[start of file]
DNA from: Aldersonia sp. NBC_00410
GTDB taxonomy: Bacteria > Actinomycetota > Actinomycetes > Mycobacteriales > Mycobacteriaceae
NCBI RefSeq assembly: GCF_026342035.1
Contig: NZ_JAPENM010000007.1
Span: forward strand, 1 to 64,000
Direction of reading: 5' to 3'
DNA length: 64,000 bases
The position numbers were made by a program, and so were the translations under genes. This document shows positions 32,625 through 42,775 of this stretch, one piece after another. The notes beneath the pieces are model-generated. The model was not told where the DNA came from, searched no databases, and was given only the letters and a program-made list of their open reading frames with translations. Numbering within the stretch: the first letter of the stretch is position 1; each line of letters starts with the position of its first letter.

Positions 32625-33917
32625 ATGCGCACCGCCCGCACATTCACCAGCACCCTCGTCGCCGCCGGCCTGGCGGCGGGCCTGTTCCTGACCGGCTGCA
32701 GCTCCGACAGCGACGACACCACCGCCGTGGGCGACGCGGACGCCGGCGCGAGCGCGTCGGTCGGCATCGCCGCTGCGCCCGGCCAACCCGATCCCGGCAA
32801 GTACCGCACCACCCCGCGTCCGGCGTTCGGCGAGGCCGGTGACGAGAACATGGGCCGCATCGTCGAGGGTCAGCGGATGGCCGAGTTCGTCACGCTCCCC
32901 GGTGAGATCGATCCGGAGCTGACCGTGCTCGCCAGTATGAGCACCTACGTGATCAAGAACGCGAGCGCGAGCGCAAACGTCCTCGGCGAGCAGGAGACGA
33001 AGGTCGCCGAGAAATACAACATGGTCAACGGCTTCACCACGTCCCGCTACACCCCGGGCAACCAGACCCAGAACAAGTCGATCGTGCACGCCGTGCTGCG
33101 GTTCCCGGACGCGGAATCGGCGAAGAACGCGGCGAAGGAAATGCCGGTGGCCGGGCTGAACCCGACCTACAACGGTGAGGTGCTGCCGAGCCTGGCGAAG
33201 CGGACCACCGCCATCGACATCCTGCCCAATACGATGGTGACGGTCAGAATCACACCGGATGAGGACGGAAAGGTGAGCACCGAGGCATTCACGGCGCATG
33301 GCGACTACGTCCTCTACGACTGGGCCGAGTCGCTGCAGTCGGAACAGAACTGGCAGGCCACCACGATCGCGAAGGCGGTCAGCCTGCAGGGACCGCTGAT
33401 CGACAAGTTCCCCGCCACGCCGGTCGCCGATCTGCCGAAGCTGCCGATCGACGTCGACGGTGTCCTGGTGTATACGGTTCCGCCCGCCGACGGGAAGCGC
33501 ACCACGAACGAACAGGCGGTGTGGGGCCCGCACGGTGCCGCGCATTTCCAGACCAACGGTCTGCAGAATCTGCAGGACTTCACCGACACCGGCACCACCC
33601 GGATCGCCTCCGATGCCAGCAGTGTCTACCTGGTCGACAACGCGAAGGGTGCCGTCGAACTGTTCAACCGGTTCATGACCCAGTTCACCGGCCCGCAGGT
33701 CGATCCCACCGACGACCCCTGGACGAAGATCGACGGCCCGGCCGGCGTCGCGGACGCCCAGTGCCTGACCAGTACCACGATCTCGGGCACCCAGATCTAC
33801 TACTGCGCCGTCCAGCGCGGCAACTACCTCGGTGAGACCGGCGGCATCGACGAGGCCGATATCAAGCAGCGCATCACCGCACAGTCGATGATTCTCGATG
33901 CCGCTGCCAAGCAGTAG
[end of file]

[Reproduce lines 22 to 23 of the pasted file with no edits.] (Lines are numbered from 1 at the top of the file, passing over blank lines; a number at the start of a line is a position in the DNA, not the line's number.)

33801 TACTGCGCCGTCCAGCGCGGCAACTACCTCGGTGAGACCGGCGGCATCGACGAGGCCGATATCAAGCAGCGCATCACCGCACAGTCGATGATTCTCGATG
33901 CCGCTGCCAAGCAGTAG